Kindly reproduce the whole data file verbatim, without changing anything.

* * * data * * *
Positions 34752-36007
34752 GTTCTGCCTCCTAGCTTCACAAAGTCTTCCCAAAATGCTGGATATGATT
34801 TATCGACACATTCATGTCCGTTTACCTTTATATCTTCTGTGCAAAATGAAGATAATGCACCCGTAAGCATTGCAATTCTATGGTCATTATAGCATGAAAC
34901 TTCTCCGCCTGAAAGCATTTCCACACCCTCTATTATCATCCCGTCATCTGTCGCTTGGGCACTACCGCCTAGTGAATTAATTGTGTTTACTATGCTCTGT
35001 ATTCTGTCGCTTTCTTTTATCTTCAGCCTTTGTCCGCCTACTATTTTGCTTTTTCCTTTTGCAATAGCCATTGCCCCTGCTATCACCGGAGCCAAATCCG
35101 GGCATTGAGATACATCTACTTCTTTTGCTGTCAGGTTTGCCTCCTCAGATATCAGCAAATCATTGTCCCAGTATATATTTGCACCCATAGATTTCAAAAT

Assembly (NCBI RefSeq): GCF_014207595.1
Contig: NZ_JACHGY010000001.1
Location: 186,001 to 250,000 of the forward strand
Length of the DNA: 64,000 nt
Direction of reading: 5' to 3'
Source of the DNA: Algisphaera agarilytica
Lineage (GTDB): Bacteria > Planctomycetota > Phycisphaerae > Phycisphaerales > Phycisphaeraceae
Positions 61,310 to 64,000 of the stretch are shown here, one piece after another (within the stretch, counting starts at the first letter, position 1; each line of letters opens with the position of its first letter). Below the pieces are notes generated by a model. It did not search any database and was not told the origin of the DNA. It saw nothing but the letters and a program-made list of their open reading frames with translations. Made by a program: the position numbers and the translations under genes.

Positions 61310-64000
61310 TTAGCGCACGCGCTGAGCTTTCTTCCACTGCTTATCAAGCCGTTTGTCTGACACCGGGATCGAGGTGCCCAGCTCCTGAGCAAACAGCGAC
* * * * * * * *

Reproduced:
Positions 34752-36007
34752 GTTCTGCCTCCTAGCTTCACAAAGTCTTCCCAAAATGCTGGATATGATT
34801 TATCGACACATTCATGTCCGTTTACCTTTATATCTTCTGTGCAAAATGAAGATAATGCACCCGTAAGCATTGCAATTCTATGGTCATTATAGCATGAAAC
34901 TTCTCCGCCTGAAAGCATTTCCACACCCTCTATTATCATCCCGTCATCTGTCGCTTGGGCACTACCGCCTAGTGAATTAATTGTGTTTACTATGCTCTGT
35001 ATTCTGTCGCTTTCTTTTATCTTCAGCCTTTGTCCGCCTACTATTTTGCTTTTTCCTTTTGCAATAGCCATTGCCCCTGCTATCACCGGAGCCAAATCCG
35101 GGCATTGAGATACATCTACTTCTTTTGCTGTCAGGTTTGCCTCCTCAGATATCAGCAAATCATTGTCCCAGTATATATTTGCACCCATAGATTTCAAAAT

Assembly (NCBI RefSeq): GCF_014207595.1
Contig: NZ_JACHGY010000001.1
Location: 186,001 to 250,000 of the forward strand
Length of the DNA: 64,000 nt
Direction of reading: 5' to 3'
Source of the DNA: Algisphaera agarilytica
Lineage (GTDB): Bacteria > Planctomycetota > Phycisphaerae > Phycisphaerales > Phycisphaeraceae
Positions 61,310 to 64,000 of the stretch are shown here, one piece after another (within the stretch, counting starts at the first letter, position 1; each line of letters opens with the position of its first letter). Below the pieces are notes generated by a model. It did not search any database and was not told the origin of the DNA. It saw nothing but the letters and a program-made list of their open reading frames with translations. Made by a program: the position numbers and the translations under genes.

Positions 61310-64000
61310 TTAGCGCACGCGCTGAGCTTTCTTCCACTGCTTATCAAGCCGTTTGTCTGACACCGGGATCGAGGTGCCCAGCTCCTGAGCAAACAGCGAC